MNCs are also willing to spend more on net-zero products and services. Some 45% said they would pay a premium, of 7% on average, for a product or service from a net-zero supplier
MUMBAI: India-based suppliers stand to lose almost $274 billion in export revenues if they fail to cut carbon emissions in-line with net-zero plans of their biggest clients, according to a Standard Chartered study released on Tuesday.
As per the study, multinational companies will cut suppliers for failing to curb carbon emissions, with 78% of them planning to remove suppliers that endanger their carbon transition plan by 2025.
“Racing against the clock to hit their net-zero carbon goals, MNCs are increasing the pressure on their suppliers to become more sustainable, with companies based in emerging and fast-moving markets facing the biggest challenge," said the study.
The study also reveals that the approach taken by MNCs could create a $1.6 trillion opportunity for the net-zero club: those businesses reducing emissions in line with MNCs' net-zero plans. “This represents a major opportunity for net-zero-focused suppliers across the 12 markets in this study, but also quantifies the potential losses to companies not embracing net-zero transition," it said.
The study added that 93% of MNCs with a supply chain in India have set emission reduction targets for their suppliers, asking for an average 30% cut by 2025.
According to the study, 64% of MNCs believe that emerging market suppliers are struggling more than developed market suppliers with their net-zero transition and 57% are prepared to replace emerging market suppliers with developed market suppliers to aid their transition.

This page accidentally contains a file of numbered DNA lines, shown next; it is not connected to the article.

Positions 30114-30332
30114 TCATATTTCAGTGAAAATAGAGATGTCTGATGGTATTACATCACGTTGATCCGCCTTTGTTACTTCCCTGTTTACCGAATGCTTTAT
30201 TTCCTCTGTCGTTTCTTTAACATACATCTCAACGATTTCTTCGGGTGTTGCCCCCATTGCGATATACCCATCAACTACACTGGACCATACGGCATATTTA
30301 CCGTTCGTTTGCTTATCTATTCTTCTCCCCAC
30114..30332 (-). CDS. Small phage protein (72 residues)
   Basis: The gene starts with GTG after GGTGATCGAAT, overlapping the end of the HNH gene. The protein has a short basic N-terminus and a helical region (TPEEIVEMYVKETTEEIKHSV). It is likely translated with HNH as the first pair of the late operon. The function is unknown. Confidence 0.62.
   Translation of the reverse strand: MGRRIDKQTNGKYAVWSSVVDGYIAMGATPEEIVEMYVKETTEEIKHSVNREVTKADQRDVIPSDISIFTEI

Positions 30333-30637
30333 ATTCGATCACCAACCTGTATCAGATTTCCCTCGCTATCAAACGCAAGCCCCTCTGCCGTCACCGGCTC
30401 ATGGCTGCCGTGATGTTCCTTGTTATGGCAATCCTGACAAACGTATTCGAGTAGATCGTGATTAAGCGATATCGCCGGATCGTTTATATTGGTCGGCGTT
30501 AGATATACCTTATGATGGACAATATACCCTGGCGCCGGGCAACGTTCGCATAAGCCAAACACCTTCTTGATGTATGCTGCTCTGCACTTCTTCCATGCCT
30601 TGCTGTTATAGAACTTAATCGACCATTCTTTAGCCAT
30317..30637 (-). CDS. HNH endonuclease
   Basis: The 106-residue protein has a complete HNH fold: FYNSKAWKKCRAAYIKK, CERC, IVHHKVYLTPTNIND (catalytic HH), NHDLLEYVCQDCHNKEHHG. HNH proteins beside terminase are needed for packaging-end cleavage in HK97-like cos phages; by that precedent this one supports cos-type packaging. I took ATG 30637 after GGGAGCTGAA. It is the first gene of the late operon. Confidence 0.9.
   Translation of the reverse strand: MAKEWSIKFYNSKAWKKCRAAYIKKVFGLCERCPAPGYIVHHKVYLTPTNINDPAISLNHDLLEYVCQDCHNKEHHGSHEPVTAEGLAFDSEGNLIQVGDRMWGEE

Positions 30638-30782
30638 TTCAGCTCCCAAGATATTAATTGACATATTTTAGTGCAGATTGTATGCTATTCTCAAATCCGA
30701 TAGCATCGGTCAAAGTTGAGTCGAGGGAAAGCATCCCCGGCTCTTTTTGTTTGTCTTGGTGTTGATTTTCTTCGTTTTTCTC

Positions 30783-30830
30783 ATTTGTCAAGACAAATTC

“It’s no surprise that as multinational companies transition to net zero, they will have to ask to their suppliers to evidence their own transitions. However, suppliers – especially those in emerging and fast-growing markets - cannot go it alone. MNCs need to incentivise their suppliers to help them kick start their transition journey, but governments and the financial sector have a role to play too by creating the right infrastructure and offering the necessary funding," Bill Winters, Group Chief Executive of Standard Chartered said.
MNCs are also willing to spend more on net-zero products and services. Some 45% said they would pay a premium, of 7% on average, for a product or service from a net-zero supplier. They are also exploring ways to help their suppliers’ transition to net zero. Some 47% are offering preferred supplier status – a sales advantage – to sustainable suppliers, and 30% are offering preferential pricing. Some MNCs are going further, offering grants or loans to their suppliers to invest in reducing emissions (18%) or data collection (13%).